classes on the basis of soil survey information. Soils classes as
1,2,3, or 4 are considered capable of sustained use for cultivated field
crops, those in classes 5 and 6 only for perennial forage crops and
those in class 7 for neither.

Some of the important factors on which the classification is based are:

  • The soils will be well managed and cropped, under a largely mechanized system.
  • Land requiring improvements, including clearing, that can be made economically by the farmer himself, is classed according to its limitations or hazards in use after the improvements have been made. Land requiring improvements beyond the means of the farmer himself is classed according to its present condition.
  • The following are not considered: distances to market, kind of roads, location, size of farms, type of ownership, cultural patterns, skill or resources of individual operators, and hazard of crop damage by storms.

The classification does not include capability of soils for trees, tree fruits, small fruits, ornamental plants, recreation, or wildlife.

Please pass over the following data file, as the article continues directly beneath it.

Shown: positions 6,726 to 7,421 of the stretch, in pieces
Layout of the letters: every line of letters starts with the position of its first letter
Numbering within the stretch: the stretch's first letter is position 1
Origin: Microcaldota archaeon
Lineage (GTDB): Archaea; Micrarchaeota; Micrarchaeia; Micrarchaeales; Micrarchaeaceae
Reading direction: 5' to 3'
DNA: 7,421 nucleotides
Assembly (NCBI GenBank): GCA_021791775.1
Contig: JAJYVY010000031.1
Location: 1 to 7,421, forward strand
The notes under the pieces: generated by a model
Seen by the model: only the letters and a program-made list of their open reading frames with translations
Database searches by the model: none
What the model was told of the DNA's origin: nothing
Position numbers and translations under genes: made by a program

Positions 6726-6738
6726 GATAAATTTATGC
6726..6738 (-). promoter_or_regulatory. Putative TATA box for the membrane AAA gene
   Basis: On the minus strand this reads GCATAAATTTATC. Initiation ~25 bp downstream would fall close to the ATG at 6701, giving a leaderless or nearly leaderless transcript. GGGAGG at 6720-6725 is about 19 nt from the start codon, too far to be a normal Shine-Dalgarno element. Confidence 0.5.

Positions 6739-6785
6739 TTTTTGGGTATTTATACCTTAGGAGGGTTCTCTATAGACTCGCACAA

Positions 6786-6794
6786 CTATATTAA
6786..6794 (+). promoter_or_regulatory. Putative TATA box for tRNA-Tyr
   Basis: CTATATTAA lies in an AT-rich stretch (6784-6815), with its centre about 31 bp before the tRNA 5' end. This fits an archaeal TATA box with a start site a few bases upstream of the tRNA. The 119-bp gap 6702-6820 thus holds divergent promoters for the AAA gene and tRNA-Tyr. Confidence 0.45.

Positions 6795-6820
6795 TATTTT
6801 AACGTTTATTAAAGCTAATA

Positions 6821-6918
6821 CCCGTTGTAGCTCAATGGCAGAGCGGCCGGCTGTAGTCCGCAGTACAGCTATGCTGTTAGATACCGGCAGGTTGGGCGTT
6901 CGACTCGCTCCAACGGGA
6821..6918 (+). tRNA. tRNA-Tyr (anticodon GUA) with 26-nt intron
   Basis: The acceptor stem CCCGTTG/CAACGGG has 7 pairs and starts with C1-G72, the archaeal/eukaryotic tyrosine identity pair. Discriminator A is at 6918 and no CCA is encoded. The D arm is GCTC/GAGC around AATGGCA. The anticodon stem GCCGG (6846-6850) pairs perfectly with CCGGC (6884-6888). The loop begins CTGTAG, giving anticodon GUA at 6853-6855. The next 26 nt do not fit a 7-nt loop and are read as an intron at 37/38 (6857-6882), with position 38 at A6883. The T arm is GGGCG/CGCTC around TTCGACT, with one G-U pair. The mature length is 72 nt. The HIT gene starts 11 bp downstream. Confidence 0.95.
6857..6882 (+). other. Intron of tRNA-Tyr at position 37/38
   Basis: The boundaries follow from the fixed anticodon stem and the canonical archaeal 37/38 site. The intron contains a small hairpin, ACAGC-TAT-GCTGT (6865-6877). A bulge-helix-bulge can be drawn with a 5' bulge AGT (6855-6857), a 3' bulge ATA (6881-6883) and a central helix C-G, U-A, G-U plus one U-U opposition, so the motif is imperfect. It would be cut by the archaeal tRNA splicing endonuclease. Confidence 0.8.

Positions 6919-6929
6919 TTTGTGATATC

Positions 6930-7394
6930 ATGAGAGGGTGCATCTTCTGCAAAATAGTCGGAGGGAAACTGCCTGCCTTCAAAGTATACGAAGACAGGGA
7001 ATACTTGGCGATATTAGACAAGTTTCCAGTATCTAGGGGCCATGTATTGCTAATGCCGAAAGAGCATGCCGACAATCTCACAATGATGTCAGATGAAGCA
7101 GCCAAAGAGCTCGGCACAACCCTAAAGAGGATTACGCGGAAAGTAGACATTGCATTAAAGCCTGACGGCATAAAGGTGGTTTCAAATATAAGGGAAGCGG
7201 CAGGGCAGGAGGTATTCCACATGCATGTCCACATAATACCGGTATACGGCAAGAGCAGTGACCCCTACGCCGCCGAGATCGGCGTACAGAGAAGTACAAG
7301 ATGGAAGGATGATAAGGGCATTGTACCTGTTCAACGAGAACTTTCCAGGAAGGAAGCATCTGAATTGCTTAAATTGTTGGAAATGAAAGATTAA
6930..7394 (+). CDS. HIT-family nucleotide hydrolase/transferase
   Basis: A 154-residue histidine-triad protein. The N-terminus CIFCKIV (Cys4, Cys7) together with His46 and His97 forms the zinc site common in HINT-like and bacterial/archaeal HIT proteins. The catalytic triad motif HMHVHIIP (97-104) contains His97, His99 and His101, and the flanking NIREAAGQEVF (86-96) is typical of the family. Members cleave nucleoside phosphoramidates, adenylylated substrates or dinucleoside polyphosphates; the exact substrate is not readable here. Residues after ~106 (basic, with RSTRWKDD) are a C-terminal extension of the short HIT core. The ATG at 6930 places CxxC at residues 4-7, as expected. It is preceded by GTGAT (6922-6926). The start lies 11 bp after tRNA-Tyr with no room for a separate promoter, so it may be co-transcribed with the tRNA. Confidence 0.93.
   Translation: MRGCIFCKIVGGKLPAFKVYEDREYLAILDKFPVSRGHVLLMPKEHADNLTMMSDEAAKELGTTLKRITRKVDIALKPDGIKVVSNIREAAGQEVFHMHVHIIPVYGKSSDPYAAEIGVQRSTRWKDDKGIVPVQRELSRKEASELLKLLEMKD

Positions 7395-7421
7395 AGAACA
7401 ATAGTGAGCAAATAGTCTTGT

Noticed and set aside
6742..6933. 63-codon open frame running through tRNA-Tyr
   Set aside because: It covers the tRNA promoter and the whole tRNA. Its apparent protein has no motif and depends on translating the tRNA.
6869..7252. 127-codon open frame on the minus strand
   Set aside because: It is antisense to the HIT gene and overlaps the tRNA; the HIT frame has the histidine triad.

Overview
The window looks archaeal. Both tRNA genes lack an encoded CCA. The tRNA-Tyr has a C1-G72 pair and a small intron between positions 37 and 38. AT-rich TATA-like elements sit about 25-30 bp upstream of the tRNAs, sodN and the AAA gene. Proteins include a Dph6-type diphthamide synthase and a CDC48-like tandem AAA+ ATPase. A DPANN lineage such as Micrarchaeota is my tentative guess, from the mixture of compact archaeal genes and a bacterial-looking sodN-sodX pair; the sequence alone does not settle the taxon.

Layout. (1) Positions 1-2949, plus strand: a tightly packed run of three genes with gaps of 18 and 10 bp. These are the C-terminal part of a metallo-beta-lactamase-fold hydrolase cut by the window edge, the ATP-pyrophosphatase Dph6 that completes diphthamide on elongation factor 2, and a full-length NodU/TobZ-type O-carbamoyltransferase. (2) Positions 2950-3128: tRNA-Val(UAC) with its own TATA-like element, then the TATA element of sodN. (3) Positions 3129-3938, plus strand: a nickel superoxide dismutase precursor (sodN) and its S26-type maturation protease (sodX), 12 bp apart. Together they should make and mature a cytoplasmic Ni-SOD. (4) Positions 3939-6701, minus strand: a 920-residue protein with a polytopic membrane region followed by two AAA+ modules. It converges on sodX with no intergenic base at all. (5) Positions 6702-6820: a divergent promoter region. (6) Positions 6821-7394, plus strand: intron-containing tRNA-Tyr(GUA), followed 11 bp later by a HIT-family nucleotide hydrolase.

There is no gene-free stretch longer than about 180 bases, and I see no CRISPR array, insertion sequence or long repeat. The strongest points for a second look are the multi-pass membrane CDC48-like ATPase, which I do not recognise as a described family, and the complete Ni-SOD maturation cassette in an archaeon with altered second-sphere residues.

The classes are based on intensity, rather than kind, of their limitations for agriculture. Each class includes many kinds of soil, and many of the soils in any class require unlike management and treatment.

For provinces other than Saskatchewan, Alberta and British Columbia, no distinction is made between irrigated and non-irrigated land.

In Saskatchewan and Alberta, land is again classified according to its present use, but furthermore a differentiation is provided for irrigated and non-irrigated land.